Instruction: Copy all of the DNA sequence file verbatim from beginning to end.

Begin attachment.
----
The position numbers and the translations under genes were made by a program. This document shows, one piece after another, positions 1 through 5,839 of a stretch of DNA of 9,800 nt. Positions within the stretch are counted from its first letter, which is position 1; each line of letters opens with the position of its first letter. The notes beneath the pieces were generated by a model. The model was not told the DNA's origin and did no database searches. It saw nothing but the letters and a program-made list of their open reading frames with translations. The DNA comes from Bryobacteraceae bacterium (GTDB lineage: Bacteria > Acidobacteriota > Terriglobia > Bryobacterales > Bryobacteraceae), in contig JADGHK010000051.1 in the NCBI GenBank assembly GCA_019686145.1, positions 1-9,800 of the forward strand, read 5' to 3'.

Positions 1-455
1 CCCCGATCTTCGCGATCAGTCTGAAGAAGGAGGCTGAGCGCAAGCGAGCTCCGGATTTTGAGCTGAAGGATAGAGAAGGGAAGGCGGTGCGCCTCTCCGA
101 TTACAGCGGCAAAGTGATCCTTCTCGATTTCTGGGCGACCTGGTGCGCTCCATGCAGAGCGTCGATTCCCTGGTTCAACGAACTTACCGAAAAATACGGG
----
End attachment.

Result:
The position numbers and the translations under genes were made by a program. This document shows, one piece after another, positions 1 through 5,839 of a stretch of DNA of 9,800 nt. Positions within the stretch are counted from its first letter, which is position 1; each line of letters opens with the position of its first letter. The notes beneath the pieces were generated by a model. The model was not told the DNA's origin and did no database searches. It saw nothing but the letters and a program-made list of their open reading frames with translations. The DNA comes from Bryobacteraceae bacterium (GTDB lineage: Bacteria > Acidobacteriota > Terriglobia > Bryobacterales > Bryobacteraceae), in contig JADGHK010000051.1 in the NCBI GenBank assembly GCA_019686145.1, positions 1-9,800 of the forward strand, read 5' to 3'.

Positions 1-455
1 CCCCGATCTTCGCGATCAGTCTGAAGAAGGAGGCTGAGCGCAAGCGAGCTCCGGATTTTGAGCTGAAGGATAGAGAAGGGAAGGCGGTGCGCCTCTCCGA
101 TTACAGCGGCAAAGTGATCCTTCTCGATTTCTGGGCGACCTGGTGCGCTCCATGCAGAGCGTCGATTCCCTGGTTCAACGAACTTACCGAAAAATACGGG